Thursday, October 15, 2009

More stuff I learned at SAP TechEd 09

So another head filling day at SAP TechEd 09 in Pheonix.

The list of things I have learned today is shown below J

  1. It is possible in WebDynpro 7.2, to make it not look like WebDynpro – So we can have the best of a framework that is robust and have support for more standards and plugins – iFrame, Silverlight and Flash
  2. The nightmare of destinations breeding in CE goes away in CE 7.1.1 – Long live Service Groups
  3. Peanut butter bagels is a great way to wake up in the morning – best plan an extra long run at the weekend
  4. Composite Applications give great flexibility – but the downside is that if you don't think about what you are doing that flexibility will let you develop a mess – hmmm how does SAP prevent lots of failed Composite Projects ? Specialist Partners J
  5. Most people you meet don't think that you can develop a composite application in a day – when you show them you can they get really excited.
  6. NetWeaver mobile 7.1 has loads of features to help you manage thousands of mobile device – it also runs on ABAP NetWeaver AS 7.1 so that is another flavour of AS to have in the stable
  7. Lots of people want to have one server at one version running everything (as they think it will be "simple"– people need to change the way they think now we have blades and clouds and stuff like that – which allow flexibility on deployment and management
  8. Using the CAF Services builder you can created hundreds of service end points really really quickly – the services are breeding like rabbits

So now off to Process Slam and Hacker head is starting to overflow.

Wednesday, October 14, 2009

Stuff I learned at SAP TechEd09 Today

I have just finished the first day of SAP TechEd 09 and I thought I would share what I learned today.

  1. SAP TechEd is very big – over 450 session over 4 days
  2. SAP NetWeaver BPM 7.2 does allow you to create fully fledged Composite Applications without writing a line of code – which was a great feeling
  3. You need to understand what SAP have been doing with SOA over the past 5 years to make sense of the "new stuff" – so good job I do J
  4. Early exponential growth looks just like linear growth – the trick is spotting the things that will go exponential !
  5. SAP are filling the "missing link" of SOA by delivering a "Local Event Infrastructure" (LEI) – so goodbye SOA and hello Event Driven Architecture (EDA)
  6. The infrastructure that supports these applications is really really clever – you need to understand what it is doing and how to tune it to make your systems fly
  7. The SAP and Business Objects merge is going well and given another 12-18 months will deliver some really amazing stuff – so spend this time making sure your backend house is in order – so you don't end up putting lip stick on a pig
  8. DemoJam delivered some really fun applications some of which might actually be useful – go Yowie !!

Oh and I help one guy configure service end points and he was really pleased - nice to get thanked J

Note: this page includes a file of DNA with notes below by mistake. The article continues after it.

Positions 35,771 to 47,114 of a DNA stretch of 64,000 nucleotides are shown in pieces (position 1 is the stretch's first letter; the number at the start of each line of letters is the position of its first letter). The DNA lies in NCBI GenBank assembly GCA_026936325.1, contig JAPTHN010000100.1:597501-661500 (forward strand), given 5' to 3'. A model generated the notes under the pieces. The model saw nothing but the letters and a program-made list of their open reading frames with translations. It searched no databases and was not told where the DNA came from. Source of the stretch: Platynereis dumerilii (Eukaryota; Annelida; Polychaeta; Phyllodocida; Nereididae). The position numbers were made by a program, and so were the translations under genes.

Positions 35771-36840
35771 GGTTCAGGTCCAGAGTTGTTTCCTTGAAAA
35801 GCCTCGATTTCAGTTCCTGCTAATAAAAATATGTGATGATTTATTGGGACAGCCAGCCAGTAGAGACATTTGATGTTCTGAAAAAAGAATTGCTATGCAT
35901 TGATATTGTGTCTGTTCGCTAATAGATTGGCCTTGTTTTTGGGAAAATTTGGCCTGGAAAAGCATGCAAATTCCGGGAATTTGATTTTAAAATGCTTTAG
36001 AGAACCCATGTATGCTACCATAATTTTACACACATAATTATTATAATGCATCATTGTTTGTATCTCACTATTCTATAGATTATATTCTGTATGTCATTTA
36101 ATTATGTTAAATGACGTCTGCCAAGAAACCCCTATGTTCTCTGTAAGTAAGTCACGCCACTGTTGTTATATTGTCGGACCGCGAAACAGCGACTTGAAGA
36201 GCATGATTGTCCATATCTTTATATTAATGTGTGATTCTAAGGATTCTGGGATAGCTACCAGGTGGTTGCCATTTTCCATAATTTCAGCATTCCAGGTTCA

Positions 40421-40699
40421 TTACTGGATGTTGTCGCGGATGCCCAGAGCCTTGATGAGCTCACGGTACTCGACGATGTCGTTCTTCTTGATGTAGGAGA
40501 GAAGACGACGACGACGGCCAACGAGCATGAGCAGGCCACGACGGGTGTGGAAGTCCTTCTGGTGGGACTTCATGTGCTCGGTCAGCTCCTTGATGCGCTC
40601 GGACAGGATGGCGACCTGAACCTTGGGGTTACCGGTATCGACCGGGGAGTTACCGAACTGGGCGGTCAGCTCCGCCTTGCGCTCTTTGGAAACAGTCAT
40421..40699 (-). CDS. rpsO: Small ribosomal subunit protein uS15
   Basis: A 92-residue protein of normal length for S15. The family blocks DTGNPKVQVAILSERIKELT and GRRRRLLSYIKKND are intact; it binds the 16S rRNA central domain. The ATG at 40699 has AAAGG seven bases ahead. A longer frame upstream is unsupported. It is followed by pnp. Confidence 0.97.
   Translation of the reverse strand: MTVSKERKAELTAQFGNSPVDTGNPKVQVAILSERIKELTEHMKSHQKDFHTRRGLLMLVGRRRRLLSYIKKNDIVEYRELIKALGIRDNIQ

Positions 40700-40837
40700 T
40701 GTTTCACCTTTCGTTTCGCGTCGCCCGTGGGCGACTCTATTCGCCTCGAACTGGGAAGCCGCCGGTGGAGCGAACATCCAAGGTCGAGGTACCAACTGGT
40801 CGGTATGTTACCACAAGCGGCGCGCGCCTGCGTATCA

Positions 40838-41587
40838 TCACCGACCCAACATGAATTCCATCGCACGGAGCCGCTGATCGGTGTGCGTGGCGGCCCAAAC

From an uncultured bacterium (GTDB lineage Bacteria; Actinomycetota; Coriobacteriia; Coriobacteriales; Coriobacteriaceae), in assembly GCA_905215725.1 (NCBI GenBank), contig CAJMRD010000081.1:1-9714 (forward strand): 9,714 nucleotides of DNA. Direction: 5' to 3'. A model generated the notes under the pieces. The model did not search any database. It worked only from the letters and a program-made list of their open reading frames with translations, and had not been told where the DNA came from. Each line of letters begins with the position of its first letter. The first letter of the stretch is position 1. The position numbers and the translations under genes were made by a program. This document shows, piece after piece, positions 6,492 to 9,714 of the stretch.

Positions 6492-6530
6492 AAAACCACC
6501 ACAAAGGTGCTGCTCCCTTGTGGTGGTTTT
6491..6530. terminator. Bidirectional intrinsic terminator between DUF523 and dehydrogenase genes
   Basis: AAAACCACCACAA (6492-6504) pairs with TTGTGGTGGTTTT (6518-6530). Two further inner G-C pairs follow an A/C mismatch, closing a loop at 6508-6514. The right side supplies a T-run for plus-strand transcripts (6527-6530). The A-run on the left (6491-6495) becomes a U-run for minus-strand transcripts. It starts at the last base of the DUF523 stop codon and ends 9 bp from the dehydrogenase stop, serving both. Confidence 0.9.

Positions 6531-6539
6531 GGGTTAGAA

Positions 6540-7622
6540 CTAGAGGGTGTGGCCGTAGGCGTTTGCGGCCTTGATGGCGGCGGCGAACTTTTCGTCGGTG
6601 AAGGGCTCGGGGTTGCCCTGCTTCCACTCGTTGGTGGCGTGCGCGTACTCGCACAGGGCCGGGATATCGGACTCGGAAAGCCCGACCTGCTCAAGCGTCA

Not bad for one day....hope tomorrow is a good.

Tuesday, October 13, 2009

Is your project team ready for web 2.0 ?

Now don't take this blog the wrong way, I am a big supporter of the things web 2.0 can bring to teams working together, but before you launch your team on a web 2.0 collaborative fest, make sure that you have enabled them with the right tools and training. Below are a couple of pointers that should help you to prepare your teams :-

Make sure that everyone in your teams can access the tools you want to use

Many web 2.0 tools assume quite a high level of browser and machine specification before you can even logon, if any members of your team do not have at least the minimum that is required this will lead to them not contributing to the project and you will lose one of the benefits of web 2.0 – democratisation of the means of publication.

So why might someone not have this capability ? It could be economic (they can't afford to upgrade), it could be they are on a locked platform (they have an machine build supplied by the IT department that they can't upgrade) or they could just be unlucky and have a rouge machine which does not want to play web 2.0 (I am sure they exist!!). Whatever it is you need to make sure that everyone in the team can access the software.

Make sure that everyone in your teams can use the tools you want them to use

Many web 2.0 tools assume quite a high level of "web savvy-ness" before you can utilise all of the "cool" and "useful" features. If you assume that just because you have a passion for these new collaborative ways of working that everyone in the team will have the same approach – you will be disappointed.

Some will need one to one coaching to help them to understand the benefits that the new technologies can bring to them and the team as a whole. Again without this you have not opened up the means of publication. You should also take into account the pride of the people who are being engaged in your teams, many will have worked in other ways for many years and will not admit that they do not understand this new way of working. Therefore I would recommend that you always budget an amount of time for face to face training, which might seem a bit backwards for a tool to enable distributed collaboration, but my experience is that this can pay dividends in the wholesale adoption of web 2.0 tools.